B.C.’s system of individual donations and millions in public subsidies worked well for John Horgan and the NDP, which raised $800,000 more from donors than the B.C. Liberal Party in the run-up to the Oct. 24 provincial election.
The B.C. NDP raised $1,957,937.91 from more than 12,000 contributors, Elections B.C. interim financial reports for the period of July 1 to Sept. 30 show. The B.C. Liberal Party raised a total of $1,150,692.07 from just over 5,000 contributors, and the B.C. Green Party raised $327,703.13 from 2,877 individual donations.
Election rules adopted in 2017 by Horgan’s minority government did away with corporate and union donations, and capped individual donations at $1,200 a year. The NDP reforms replaced the “big money” from business and unions with a public subsidy that was not mentioned before the 2017 B.C. election.
That subsidy, which started at $2.50 per vote gained in the 2017 election in the first year with reduced amounts after that, has paid out more than $16 million to the three eligible parties by January 2020, according to the Canadian Taxpayers Federation. Over the five-year life of what was billed as a temporary measure, parties expect to share $27 million in a system that also reimburses half of parties’ election-year expenses on top of the per-vote subsidy.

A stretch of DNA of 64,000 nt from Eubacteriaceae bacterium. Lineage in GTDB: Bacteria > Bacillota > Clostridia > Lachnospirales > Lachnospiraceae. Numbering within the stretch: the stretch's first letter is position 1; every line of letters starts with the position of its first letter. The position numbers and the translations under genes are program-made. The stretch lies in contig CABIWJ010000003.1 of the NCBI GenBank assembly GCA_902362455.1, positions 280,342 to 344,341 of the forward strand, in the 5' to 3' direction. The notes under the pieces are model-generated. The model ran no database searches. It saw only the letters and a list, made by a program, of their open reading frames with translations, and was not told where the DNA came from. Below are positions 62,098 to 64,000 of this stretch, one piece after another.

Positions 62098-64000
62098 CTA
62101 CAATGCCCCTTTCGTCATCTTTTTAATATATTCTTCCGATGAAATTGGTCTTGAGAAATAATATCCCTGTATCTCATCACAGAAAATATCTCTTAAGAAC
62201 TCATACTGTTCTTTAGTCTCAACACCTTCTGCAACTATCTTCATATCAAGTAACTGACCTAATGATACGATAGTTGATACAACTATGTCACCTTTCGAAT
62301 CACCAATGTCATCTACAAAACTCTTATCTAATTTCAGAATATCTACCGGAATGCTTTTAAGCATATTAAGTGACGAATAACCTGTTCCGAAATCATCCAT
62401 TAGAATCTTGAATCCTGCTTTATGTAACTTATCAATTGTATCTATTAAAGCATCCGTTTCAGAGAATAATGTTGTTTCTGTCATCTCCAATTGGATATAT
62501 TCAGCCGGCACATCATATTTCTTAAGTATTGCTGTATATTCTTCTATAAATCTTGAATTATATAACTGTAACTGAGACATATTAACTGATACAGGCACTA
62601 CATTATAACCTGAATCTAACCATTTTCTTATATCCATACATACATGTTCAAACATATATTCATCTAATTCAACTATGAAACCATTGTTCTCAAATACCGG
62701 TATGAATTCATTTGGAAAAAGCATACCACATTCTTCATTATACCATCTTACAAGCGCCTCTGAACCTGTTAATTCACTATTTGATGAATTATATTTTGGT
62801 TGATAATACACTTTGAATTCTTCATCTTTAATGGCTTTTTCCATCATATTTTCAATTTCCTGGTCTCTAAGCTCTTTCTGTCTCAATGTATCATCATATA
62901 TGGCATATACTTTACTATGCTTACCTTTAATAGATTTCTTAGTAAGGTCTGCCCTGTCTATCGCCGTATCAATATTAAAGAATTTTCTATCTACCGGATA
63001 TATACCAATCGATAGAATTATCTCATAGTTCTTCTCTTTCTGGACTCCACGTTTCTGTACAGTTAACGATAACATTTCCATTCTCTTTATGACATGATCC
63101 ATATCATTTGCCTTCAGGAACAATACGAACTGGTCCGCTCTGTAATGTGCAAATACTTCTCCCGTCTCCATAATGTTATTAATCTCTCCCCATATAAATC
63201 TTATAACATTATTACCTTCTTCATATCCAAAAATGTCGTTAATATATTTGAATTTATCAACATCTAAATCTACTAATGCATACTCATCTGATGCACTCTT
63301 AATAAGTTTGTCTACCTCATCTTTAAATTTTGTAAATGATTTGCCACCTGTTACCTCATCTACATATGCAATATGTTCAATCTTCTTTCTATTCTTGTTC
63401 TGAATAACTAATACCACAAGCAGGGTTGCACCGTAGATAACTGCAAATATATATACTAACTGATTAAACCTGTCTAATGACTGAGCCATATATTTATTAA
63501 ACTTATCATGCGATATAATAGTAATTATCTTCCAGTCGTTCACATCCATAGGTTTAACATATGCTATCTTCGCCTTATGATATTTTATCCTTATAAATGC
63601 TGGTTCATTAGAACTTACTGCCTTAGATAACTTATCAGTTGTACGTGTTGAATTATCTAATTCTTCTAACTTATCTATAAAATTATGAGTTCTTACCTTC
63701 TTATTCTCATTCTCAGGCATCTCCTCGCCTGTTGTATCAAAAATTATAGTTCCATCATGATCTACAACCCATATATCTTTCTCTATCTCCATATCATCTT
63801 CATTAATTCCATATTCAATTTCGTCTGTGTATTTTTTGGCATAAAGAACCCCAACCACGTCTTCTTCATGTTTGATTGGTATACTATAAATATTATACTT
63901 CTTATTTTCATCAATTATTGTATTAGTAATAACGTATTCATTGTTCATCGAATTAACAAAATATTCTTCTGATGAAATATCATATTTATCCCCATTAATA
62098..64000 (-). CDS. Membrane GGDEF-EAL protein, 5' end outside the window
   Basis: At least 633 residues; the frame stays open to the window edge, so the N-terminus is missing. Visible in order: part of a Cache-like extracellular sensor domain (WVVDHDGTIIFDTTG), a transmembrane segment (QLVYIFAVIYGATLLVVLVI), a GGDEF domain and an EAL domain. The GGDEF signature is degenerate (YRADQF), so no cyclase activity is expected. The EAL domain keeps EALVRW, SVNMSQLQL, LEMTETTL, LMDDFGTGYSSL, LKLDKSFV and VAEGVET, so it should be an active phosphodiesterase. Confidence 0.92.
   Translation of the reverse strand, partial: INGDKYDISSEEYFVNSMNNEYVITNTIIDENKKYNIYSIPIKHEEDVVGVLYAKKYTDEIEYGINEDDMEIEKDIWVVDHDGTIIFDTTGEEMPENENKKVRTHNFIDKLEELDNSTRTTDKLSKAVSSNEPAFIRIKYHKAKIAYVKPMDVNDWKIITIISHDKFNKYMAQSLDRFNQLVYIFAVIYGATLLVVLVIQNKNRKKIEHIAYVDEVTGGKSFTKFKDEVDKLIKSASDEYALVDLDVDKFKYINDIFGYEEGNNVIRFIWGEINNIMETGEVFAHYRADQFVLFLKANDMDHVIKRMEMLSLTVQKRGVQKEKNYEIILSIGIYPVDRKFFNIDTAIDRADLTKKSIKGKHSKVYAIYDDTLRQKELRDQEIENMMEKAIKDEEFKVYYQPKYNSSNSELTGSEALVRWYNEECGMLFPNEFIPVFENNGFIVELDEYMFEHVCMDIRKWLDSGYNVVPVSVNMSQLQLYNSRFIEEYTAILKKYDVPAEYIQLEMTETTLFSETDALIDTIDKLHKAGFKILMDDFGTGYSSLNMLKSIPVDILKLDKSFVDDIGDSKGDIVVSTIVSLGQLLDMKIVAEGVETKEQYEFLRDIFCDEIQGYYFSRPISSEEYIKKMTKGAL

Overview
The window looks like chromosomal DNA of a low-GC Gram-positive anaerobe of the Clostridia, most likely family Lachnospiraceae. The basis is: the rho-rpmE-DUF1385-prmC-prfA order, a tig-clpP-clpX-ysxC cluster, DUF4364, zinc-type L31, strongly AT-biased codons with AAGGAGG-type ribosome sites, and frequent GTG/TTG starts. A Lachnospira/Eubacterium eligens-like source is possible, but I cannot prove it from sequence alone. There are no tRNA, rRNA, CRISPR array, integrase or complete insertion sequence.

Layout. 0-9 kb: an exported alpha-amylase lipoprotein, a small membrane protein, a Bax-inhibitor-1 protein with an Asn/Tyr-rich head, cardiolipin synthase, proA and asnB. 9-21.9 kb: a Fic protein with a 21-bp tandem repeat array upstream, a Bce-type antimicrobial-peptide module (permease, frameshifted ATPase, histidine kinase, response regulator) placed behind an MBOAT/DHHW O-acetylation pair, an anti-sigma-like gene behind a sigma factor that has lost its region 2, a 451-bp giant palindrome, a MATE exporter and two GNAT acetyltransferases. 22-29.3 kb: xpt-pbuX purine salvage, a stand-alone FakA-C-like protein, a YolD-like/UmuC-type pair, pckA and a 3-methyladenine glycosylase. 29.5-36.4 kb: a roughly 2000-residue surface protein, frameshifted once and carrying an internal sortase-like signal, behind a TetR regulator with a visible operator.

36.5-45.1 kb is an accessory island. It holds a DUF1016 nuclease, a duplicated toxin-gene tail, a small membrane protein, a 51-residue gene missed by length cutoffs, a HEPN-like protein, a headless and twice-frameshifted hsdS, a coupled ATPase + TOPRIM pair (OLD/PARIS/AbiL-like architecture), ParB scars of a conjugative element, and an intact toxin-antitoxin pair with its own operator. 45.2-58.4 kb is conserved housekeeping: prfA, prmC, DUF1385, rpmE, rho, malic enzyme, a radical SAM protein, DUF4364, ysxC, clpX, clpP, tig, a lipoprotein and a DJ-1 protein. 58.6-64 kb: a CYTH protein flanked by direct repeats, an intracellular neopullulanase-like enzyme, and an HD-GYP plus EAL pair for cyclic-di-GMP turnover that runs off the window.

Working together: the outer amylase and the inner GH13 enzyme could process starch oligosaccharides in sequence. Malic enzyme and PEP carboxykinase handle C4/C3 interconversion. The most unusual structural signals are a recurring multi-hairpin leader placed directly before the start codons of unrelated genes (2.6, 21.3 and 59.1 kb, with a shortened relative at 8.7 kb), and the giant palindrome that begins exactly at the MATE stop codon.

In the 2020 reports, the NDP received more than 10,000 contributions of $250 or less, while the B.C. Liberals had fewer than 4,900 of the smaller donations that make up the largest portion of all voluntary contributions to them. Former B.C. Greens leader Andrew Weaver said in 2017 he supports the transition from corporate and union donations with a temporary public subsidy, but it mostly helps the bigger parties that were getting most of their donations from them.